Educational Ratings For Digital Content Launched

By Ian Quillen — April 10, 2012 1 min read
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An educational ratings system for digital content announced last May has debuted with listings for more than 150 mobile apps, games, and websites, and several hundred more expected to follow, according to a press release from Common Sense Media.

The system, created by the San Francisco-based youth media watchdog group through a partnership with the Chicago-based Susan Crown Foundation, piggybacks on Common Sense Media’s system of reviewing media in popular culture to determine age appropriateness and quality.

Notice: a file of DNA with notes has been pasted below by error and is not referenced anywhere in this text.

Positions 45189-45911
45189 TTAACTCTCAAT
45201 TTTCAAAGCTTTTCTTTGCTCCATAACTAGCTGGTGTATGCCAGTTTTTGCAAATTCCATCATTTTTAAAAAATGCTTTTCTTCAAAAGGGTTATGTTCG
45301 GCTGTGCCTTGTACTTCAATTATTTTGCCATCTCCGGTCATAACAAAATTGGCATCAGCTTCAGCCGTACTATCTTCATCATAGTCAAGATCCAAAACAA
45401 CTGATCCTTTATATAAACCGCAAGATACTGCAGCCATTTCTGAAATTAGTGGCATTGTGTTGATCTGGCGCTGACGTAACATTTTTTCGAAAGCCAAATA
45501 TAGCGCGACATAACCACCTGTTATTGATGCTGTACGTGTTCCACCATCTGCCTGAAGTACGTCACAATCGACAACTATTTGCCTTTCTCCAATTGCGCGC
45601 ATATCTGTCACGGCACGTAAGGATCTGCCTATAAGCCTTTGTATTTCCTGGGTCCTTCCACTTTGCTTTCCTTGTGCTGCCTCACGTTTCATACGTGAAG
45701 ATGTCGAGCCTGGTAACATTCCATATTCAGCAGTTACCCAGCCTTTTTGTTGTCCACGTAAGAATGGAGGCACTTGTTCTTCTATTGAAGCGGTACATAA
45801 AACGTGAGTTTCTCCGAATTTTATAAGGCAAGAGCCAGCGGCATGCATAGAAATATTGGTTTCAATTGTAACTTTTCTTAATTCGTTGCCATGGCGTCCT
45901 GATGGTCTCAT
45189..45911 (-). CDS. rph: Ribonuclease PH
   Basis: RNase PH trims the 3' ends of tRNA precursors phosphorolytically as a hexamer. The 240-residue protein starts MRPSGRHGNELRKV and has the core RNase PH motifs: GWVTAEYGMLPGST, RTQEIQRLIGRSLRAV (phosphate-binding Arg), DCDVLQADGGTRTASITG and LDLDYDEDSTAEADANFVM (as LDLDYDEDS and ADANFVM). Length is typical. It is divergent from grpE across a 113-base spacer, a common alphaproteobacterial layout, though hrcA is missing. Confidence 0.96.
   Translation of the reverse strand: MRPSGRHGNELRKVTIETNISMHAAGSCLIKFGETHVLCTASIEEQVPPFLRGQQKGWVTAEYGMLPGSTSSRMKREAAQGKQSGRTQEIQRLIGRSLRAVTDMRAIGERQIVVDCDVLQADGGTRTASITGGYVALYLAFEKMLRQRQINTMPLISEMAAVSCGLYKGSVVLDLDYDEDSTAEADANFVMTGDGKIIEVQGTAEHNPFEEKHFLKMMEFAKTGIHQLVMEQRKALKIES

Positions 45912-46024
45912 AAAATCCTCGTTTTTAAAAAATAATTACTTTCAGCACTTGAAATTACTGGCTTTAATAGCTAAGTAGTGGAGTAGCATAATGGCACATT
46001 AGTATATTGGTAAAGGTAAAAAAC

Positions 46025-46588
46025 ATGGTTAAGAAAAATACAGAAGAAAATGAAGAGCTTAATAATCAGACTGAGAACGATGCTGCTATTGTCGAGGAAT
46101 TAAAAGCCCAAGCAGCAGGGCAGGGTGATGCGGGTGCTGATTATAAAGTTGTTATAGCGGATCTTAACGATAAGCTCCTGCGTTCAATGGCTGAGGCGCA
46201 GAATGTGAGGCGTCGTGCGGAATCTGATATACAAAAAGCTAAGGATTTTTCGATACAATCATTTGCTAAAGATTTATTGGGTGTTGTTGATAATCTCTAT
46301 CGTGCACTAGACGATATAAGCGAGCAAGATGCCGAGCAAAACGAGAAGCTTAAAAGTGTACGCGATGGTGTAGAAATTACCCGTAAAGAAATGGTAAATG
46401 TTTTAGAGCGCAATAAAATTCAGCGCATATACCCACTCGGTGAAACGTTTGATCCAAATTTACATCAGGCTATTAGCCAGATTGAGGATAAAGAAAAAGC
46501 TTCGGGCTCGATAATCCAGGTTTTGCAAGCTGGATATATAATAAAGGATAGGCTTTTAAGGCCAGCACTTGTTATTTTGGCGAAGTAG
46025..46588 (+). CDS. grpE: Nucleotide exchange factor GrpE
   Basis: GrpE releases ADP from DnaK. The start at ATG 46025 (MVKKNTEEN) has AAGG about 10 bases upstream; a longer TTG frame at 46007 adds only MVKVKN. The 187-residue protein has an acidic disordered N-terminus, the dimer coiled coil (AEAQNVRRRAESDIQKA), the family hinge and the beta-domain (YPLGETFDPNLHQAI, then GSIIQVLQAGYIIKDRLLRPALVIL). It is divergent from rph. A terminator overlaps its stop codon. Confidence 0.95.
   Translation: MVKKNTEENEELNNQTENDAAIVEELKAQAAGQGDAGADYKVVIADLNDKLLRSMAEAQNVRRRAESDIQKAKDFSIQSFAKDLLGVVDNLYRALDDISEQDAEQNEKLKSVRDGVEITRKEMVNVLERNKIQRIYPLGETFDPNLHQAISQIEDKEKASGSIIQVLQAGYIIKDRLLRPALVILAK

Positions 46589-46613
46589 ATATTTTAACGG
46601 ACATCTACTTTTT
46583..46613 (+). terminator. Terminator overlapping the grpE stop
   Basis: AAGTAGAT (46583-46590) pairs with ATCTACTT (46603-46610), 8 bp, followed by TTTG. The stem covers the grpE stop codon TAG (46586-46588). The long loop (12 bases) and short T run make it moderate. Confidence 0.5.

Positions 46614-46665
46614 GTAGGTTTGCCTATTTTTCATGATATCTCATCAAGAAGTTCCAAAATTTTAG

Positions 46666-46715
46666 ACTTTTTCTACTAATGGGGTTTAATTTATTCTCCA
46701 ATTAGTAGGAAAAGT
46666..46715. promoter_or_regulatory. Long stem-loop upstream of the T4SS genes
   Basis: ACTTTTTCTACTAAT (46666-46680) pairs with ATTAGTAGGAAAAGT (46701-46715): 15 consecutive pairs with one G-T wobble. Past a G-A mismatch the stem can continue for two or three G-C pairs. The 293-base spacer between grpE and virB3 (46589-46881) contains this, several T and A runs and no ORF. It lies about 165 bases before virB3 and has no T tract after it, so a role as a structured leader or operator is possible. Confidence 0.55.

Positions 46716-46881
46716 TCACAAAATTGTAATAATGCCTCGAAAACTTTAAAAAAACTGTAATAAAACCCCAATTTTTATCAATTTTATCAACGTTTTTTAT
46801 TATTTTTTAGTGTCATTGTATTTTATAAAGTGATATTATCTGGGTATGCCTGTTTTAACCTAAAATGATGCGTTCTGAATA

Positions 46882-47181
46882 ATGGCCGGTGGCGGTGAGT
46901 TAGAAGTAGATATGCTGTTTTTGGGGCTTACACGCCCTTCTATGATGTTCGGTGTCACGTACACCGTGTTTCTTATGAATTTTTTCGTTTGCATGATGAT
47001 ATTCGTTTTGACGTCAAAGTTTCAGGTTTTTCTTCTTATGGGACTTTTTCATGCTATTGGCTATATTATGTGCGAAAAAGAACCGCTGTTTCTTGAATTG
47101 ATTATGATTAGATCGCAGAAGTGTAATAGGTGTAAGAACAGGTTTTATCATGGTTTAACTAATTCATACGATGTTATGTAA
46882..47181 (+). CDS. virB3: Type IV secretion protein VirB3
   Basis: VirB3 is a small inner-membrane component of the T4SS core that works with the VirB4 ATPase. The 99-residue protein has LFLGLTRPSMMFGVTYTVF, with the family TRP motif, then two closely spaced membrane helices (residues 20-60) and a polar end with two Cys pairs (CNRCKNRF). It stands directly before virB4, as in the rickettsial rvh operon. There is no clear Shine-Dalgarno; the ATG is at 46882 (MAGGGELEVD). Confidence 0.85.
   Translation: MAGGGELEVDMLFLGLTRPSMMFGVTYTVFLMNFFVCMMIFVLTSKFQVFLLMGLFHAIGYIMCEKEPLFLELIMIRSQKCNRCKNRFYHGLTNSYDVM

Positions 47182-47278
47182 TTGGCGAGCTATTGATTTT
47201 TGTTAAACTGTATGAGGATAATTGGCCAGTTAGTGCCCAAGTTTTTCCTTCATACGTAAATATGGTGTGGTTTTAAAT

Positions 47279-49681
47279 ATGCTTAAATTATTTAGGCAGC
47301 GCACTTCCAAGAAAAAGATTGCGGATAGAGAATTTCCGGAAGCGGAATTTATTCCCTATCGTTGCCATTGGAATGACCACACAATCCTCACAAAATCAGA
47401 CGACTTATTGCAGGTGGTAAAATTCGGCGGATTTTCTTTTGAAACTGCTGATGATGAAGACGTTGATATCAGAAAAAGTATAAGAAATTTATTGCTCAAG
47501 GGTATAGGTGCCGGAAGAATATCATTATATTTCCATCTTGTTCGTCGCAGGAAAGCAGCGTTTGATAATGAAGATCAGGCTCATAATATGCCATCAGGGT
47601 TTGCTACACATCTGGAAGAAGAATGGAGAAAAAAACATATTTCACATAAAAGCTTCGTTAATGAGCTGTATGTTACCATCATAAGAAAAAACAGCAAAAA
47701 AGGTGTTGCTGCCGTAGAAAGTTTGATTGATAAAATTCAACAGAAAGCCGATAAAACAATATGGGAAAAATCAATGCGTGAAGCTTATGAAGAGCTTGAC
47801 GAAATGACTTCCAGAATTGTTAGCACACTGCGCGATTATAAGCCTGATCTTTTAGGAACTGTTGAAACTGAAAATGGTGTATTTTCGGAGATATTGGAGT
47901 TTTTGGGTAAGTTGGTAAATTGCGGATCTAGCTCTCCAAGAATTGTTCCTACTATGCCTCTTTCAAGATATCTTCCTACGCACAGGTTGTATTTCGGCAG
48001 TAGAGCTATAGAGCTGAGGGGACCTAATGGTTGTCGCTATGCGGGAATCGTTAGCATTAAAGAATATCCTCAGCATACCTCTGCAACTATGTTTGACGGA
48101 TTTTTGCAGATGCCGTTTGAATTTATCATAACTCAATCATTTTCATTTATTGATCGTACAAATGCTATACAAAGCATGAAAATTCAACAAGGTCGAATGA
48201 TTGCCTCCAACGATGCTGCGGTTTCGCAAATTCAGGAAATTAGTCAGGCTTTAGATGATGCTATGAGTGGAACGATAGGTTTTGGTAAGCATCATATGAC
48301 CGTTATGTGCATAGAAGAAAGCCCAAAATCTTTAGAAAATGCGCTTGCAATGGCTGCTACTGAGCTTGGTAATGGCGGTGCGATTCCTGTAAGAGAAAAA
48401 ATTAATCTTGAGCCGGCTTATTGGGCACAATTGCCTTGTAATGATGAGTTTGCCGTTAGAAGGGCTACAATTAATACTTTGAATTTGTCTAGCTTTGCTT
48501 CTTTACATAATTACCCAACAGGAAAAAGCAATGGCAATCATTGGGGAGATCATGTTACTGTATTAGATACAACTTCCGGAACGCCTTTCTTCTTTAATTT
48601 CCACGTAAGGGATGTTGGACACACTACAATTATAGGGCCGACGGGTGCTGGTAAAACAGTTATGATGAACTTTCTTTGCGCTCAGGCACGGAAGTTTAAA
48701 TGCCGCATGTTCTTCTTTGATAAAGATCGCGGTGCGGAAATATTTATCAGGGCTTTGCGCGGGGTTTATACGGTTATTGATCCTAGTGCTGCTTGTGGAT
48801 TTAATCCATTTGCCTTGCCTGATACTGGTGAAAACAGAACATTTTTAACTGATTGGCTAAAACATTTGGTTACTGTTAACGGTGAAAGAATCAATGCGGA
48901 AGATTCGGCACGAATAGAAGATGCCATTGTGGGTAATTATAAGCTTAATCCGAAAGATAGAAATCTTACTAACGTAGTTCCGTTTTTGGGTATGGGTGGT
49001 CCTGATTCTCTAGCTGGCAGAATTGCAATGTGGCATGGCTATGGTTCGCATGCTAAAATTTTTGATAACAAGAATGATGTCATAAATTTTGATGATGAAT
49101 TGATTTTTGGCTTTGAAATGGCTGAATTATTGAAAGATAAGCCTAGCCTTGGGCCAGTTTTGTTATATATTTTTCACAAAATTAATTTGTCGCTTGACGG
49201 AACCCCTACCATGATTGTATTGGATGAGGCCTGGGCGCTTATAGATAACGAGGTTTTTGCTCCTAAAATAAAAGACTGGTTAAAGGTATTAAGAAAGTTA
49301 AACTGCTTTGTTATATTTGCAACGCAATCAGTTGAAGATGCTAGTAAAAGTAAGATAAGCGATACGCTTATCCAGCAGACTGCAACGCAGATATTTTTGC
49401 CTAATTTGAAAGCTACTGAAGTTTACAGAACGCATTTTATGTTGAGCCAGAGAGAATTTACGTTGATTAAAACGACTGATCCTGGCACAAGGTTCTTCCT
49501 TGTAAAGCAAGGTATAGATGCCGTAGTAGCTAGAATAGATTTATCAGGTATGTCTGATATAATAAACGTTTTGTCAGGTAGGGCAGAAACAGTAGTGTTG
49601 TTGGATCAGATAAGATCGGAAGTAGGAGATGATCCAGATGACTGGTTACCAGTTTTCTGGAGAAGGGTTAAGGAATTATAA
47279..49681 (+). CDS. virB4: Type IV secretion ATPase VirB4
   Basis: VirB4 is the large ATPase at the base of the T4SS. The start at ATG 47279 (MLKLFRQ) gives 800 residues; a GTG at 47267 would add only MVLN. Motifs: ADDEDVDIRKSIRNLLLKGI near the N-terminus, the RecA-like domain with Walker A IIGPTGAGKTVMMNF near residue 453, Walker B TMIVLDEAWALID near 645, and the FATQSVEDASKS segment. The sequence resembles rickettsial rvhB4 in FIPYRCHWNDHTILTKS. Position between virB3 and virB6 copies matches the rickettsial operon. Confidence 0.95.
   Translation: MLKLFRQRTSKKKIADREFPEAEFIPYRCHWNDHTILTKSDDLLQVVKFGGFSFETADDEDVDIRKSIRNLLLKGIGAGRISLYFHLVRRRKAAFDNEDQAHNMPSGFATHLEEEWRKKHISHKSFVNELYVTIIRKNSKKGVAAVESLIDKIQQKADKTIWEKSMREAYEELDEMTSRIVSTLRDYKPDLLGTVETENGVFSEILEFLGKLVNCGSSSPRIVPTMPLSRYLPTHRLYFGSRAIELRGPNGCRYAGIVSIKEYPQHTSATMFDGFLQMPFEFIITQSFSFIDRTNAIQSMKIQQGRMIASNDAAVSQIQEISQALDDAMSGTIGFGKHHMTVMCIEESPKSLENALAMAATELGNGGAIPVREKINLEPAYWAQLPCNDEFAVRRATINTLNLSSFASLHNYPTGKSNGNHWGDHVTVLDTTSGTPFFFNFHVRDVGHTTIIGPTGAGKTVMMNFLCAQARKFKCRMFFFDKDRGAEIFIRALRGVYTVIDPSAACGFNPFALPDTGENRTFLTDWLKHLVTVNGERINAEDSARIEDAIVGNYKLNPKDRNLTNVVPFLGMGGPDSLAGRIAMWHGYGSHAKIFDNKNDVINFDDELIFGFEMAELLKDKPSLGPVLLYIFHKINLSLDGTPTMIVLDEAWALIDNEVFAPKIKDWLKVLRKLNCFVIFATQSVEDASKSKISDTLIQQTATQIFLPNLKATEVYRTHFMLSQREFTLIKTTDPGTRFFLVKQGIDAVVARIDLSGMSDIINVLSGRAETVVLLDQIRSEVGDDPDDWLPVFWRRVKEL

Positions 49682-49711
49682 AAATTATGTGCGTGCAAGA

Just as current reviews of movies and video games, for example, assess levels of violence, sexual content, and language, the new reviews will also determine products’ levels of math, science, and language arts content, as well as their potential for building skills like critical thinking, creativity, and collaboration. The endeavor comes partly in response to research by Common Sense Media that found parents were skeptical of digital products’ educational claims, according to the release.

The ratings are created through a combination of input from academic experts, teachers, parents, and literature on contemporary learning skills, according to the release. They will be applied both to digital media created for general consumption and to media created specifically for an educational audience.

A version of this news article first appeared in the Digital Education blog.